Don’t lose childhood when becoming mature

May 26, 2017 — by Sanjana Melkote

Keeping some aspects of a child's mind can can greatly benefit one's creativity and personal relationships.

When I stay up late at night, not because of homework but because of some scary monsters from a movie that have “followed” me to my room, I am often told that I should outgrow my silly childish fears. But when I write a story, one that follows an impressive plot that weaves in and out of reality, I am commended for my vivid imagination.

In truth, both my fears and my creativity stem from that same spirit inside me — the part of me that doesn’t hold restraints to what is possible or impossible.

Immaturity and childlike wonder may seem like something that needs to be shed as we age, but holding onto aspects of a child’s mind can benefit us greatly as we face the world.

Children are born believing in magic until they are taught the rules of reality. But even after we know what is and isn’t feasible, it is important to approach life with the attitude that anything is possible because that outlook is what feeds our creativity.

The power to create is essential to keep ourselves moving forward because if we lose the ability to think outside of what is already “real,” we will be unable to push boundaries and test new ideas.

It is the child inside of us that asks us what new concepts we can make into reality and push us to become innovative when we are faced with any job.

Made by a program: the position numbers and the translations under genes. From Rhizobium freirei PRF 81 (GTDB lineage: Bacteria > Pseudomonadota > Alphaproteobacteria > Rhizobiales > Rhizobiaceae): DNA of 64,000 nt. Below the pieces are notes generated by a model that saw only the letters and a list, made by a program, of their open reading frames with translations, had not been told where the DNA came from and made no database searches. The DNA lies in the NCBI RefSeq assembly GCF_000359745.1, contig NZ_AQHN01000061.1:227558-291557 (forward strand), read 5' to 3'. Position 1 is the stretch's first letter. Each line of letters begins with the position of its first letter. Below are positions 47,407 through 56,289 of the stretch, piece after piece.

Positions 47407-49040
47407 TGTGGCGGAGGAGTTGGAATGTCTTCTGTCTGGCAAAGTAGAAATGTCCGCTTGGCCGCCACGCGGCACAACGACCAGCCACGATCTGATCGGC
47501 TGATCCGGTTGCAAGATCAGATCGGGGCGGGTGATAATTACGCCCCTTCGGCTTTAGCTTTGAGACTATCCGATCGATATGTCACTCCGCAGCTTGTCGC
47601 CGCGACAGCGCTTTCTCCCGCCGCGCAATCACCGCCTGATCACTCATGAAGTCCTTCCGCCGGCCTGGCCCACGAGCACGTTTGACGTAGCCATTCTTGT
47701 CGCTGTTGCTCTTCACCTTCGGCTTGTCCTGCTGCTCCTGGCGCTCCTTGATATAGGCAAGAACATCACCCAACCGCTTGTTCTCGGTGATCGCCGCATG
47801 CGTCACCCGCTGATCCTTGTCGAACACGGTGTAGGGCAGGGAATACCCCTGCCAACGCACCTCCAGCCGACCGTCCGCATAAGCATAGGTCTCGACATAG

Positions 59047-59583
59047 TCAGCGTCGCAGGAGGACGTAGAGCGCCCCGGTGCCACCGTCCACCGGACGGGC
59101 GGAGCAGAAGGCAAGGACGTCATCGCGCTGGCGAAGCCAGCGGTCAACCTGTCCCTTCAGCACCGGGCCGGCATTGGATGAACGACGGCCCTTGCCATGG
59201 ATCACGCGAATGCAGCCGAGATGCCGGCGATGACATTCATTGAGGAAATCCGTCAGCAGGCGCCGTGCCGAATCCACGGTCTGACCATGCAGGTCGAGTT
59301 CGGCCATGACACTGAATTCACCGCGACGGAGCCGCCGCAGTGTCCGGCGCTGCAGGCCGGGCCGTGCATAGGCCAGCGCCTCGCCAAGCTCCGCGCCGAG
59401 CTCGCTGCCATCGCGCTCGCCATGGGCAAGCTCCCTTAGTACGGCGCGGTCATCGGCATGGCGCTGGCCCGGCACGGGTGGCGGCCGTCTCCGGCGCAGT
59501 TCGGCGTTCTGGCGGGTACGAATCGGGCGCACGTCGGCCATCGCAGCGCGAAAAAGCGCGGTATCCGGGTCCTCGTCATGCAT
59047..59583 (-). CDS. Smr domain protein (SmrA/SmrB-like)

And while children may often be simplistic and naїve thinkers, their constant optimism is something adults often forget in the face of adversity.

The most complicated problems are brought down to simple terms in a child’s mind. Children are unaffected by prejudice and tackle conflicts with basic logic, which makes the greyest of areas black and white.

Especially when dealing with personal relationships, we might fight with people we love because we’re so stuck in our own reasoning, but it would greatly benefit anyone to step back from this mentality and forgive like a child would.

Children forgive and forget because every passing moment is a fresh start, and they focus on the future and what will happen, rather than hold a grudge and sulk over what happened.

It is important to have unwavering trust in the fact that people can and will change for the better, and giving people another chance after they make mistakes saves  everyone from unnecessary negativity.

So many relationships could be saved if society could look to the future and use the energy spent being intolerant to being accepting.

Children are creative and have a clear view of their decisions — growing up is no reason to give up that creativity and childlike wonder.

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